Yeah, I think that's a great point. So people and consumers increasingly expect personalization, they expect to be catered to. And part of that is the increasing use of all the data we put out there about ourselves. So companies are not only, you know, using that data, but expected to use that data. So I think, even 10 years ago, people were a little freaked out when they would get an email, or something that said their name or clearly knew who they were and what they cared about. And now that's kind of table stakes. That's how marketing is done.

Susan Tatum 11:43

So we talk to you do a lot of work, I think, with people that have a technical mindset, and communicating their value propositions to people who may not be in love with their technology. So let's talk about that. Because I think that's really important. And I think that it's not just the technology industry, it could be anything that we're we get so into our process and our you know, what the details of what we're doing, when we should be focusing on the problems we're solving.

Jennifer Roth 12:21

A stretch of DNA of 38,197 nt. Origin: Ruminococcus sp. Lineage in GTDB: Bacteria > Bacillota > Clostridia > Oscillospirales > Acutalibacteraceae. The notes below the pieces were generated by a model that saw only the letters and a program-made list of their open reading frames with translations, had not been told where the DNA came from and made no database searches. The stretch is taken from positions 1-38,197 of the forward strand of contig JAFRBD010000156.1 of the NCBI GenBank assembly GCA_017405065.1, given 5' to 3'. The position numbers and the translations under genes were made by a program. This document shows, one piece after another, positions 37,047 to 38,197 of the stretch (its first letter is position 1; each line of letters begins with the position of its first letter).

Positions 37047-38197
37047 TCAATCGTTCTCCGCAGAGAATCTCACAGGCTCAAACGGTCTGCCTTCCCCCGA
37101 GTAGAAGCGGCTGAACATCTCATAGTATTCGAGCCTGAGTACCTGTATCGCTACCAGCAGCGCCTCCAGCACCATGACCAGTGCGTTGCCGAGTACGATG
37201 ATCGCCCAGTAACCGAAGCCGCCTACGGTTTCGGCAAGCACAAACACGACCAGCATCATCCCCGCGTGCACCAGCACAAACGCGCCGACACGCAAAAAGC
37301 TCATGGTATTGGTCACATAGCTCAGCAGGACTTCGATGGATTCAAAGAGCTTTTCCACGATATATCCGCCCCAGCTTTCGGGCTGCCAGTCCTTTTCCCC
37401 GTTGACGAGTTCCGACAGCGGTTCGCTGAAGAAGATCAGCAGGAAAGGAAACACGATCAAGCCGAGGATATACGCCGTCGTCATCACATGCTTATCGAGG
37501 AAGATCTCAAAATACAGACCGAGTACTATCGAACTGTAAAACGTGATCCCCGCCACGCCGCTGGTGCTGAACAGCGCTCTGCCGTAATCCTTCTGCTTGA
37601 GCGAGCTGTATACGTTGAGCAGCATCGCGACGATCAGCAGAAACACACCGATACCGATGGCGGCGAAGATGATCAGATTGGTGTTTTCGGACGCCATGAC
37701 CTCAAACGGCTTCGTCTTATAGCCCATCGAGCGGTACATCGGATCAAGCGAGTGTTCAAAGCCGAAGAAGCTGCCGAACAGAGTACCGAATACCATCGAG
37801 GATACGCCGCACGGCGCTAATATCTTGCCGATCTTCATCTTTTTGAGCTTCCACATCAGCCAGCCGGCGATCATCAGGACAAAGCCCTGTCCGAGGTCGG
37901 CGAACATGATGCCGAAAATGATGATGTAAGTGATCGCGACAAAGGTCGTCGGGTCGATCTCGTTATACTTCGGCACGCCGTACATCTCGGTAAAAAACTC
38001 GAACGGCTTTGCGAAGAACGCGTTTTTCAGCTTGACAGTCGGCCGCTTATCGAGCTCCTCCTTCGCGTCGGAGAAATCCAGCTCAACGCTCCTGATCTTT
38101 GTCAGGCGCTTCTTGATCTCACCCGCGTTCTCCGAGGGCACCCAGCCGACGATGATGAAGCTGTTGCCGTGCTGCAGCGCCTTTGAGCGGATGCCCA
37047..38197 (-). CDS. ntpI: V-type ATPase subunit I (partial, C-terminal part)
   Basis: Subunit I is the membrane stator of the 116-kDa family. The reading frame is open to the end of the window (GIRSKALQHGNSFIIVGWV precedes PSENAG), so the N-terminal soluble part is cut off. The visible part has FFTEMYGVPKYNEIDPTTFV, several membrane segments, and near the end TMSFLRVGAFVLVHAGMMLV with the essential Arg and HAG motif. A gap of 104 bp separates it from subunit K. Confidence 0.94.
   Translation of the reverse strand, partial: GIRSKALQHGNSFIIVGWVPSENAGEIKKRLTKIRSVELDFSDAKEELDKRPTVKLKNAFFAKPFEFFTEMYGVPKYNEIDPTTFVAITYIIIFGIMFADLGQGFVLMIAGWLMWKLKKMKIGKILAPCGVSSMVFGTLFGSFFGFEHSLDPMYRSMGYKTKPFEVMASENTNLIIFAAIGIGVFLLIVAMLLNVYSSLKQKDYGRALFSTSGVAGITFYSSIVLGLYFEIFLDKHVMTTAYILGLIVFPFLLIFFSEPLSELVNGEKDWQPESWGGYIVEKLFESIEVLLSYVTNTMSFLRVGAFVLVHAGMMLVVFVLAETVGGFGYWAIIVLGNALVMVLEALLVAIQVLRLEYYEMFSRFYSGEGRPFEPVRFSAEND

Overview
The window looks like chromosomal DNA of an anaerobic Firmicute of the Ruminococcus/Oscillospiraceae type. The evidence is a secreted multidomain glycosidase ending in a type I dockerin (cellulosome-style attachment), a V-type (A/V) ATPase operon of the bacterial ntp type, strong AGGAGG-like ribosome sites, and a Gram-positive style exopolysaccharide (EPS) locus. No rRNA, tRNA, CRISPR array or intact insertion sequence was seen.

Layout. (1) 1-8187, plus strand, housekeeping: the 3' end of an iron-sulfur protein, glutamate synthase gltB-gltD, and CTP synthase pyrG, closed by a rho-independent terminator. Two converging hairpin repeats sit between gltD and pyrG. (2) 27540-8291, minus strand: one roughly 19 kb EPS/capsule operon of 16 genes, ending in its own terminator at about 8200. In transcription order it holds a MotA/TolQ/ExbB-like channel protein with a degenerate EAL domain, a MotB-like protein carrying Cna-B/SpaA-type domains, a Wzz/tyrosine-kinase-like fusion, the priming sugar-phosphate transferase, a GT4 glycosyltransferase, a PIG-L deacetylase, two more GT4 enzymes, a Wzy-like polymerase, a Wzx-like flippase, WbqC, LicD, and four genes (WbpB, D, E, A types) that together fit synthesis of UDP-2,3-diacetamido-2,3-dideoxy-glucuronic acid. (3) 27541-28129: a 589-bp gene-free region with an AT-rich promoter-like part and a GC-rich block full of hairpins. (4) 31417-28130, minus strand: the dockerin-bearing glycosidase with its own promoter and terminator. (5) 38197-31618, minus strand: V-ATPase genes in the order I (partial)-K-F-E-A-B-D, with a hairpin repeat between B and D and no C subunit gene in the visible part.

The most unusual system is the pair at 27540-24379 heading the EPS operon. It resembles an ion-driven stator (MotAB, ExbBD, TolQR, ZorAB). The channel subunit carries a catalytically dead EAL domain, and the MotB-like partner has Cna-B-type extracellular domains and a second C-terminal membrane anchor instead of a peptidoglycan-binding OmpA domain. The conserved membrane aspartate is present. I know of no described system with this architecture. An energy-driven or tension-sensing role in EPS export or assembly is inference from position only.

Absolutely. I do often work with engineers, or other people with highly technical skills and expertise. But it can absolutely apply to anyone who offers a professional service, where your expertise is really, you know, kind of part of your brand and part of your story. But you have to be really mindful of how you present that without coming off as potentially dry or in the weeds, at least to others. So basically, if you are, you could be the best accountant in the world, you know, you could just have the best skills, you're gonna save people so much money on their taxes. But if you start just talking about all the nuts and bolts of what your accounting practice does, that's different, it may not really resonate with your audience. So instead, just like you were saying, you really need to focus on the value you can provide to them. And I also think it's also very important to remain curious. So you are an expert on what you do, right? But there's, there are things you don't know that your client knows. So I often find that that's kind of a good way to start bridging the gap. When if you're in like a one on one situation, where you have a lot of technical expertise to bring to the table, but maybe you're not sure exactly. Without talking to that person more how you're going to bring value to them. So instead of just starting to talk about what you do, and waiting to see kind of what resonates with them, start asking questions, and ask questions about you don't know, and then use the information that you learned there to kind of shape how you tell your story. So it's really about learning about your audience, just like it is when marketing and sales, you get to know that person, and then you craft the story around it. And that can work in really any kind of professional environment where you're trying to get to know someone trying to figure out how you can bring them value